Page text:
Laugh Your Way Back to Democracy: Thailand’s ‘Red Sunday’ group and humorous nonviolent actions

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Janjira Sombatpoonsiri


This article seeks to analyze the impact humorous nonviolent actions had on a social movement operating under repressive circumstances. The focus rests upon Thailand’s Red Sunday group which emerged after the 2010 military crackdown. The group showed that humorous nonviolent actions could induce two political advantages: disarming of the opponent and disarming of the movement itself. Playful nonviolent tactics enable protesters’ avoidance of possible arrests by creating a crisis of legitimacy for the authorities. For the movement’s members, humor helped them to achieve self-reflection, encouraging a positive outlook of where nonviolent options were available they were creative enough. The Thai case resonates with the experiences of social movements in many societies where humor contributed to overcoming fear and creating hope.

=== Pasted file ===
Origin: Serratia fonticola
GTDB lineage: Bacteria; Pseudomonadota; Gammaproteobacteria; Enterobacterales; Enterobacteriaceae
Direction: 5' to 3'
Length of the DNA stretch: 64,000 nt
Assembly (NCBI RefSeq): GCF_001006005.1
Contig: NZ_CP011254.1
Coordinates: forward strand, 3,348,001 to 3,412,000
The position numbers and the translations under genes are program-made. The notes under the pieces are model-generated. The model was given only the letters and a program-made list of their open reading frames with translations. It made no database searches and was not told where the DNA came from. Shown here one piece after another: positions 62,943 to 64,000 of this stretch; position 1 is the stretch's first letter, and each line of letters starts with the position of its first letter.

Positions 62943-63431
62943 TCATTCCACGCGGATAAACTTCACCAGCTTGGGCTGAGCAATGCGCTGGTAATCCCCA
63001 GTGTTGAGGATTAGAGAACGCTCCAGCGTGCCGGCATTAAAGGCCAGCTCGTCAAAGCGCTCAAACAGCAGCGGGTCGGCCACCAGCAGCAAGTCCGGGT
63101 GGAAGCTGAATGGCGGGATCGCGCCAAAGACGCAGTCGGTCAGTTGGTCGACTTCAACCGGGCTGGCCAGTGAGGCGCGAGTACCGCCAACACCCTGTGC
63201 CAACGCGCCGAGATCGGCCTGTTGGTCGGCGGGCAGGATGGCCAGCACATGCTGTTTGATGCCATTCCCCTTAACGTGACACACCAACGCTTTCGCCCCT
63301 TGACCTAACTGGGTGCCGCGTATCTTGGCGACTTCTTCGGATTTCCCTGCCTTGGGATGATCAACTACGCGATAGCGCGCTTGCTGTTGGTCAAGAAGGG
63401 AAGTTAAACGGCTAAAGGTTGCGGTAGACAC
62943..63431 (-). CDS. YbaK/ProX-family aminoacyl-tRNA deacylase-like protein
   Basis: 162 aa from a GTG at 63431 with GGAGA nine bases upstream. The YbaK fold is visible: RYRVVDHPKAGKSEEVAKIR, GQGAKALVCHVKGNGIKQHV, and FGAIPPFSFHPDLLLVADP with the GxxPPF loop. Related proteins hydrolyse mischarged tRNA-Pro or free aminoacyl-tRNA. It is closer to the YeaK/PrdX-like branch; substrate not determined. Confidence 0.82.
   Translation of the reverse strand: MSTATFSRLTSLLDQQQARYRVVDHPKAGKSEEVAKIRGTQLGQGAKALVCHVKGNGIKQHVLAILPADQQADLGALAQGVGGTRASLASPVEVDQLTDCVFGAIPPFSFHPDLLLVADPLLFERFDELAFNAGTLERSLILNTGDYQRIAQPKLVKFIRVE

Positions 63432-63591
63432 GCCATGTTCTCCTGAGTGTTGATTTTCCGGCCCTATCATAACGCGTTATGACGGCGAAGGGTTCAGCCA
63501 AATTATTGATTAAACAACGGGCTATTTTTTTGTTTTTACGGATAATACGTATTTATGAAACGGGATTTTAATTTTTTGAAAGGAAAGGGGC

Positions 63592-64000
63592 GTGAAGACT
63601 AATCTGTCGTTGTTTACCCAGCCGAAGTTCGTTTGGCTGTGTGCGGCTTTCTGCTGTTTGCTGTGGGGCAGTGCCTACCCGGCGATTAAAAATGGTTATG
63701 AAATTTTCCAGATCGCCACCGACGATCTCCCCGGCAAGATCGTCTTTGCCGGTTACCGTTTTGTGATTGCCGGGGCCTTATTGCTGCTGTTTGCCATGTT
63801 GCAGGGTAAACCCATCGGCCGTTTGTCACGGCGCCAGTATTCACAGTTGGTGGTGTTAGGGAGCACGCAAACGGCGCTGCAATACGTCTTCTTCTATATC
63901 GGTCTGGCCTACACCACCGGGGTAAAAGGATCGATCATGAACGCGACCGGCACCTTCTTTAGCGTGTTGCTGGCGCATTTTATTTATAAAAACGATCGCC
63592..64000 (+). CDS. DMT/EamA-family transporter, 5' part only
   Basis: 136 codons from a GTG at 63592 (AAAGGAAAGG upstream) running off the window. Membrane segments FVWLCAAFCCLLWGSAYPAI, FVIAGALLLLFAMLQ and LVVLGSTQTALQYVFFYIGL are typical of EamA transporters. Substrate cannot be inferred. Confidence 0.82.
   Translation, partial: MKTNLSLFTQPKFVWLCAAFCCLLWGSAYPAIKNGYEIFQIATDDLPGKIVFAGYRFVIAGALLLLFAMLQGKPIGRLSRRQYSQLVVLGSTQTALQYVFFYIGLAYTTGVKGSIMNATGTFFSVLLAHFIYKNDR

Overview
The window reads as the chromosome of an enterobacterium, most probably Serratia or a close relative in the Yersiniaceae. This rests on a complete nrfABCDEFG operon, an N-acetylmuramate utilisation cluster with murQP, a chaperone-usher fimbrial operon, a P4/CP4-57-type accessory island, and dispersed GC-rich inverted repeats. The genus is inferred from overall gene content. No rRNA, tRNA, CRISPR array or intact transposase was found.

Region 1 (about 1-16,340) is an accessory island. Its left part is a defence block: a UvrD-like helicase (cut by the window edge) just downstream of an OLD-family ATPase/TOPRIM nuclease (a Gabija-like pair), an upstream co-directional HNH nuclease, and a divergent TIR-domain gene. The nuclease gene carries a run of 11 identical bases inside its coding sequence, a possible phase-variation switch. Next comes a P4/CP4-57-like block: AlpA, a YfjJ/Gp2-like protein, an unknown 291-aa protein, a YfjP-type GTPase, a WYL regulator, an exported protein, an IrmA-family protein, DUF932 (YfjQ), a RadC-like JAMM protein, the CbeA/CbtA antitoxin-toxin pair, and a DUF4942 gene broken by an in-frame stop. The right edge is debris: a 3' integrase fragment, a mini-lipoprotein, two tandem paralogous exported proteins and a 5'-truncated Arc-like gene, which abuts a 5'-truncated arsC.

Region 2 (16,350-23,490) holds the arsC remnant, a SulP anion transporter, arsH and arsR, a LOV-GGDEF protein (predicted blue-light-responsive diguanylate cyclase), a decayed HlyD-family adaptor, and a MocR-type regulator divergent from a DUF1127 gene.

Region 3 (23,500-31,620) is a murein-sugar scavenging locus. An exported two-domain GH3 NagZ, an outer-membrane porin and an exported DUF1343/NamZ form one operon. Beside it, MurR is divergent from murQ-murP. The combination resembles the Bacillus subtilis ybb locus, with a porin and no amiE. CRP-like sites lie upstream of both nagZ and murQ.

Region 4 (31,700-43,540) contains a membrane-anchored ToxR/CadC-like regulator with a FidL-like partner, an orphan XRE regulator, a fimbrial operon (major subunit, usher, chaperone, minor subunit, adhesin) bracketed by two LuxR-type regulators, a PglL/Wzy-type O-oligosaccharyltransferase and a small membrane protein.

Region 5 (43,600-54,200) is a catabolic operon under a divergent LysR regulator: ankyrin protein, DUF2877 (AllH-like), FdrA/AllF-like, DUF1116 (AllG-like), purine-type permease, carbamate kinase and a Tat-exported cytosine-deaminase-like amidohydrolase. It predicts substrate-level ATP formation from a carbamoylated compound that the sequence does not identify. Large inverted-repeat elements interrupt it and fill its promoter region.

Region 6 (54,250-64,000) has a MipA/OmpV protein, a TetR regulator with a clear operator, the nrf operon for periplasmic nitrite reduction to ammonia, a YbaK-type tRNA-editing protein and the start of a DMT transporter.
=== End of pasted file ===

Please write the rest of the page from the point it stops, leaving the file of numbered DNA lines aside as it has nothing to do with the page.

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How to Cite
Sombatpoonsiri, J. (2015). Laugh Your Way Back to Democracy: Thailand’s ‘Red Sunday’ group and humorous nonviolent actions. Journal of Human Rights and Peace Studies, 1(1), 69–106. Retrieved from
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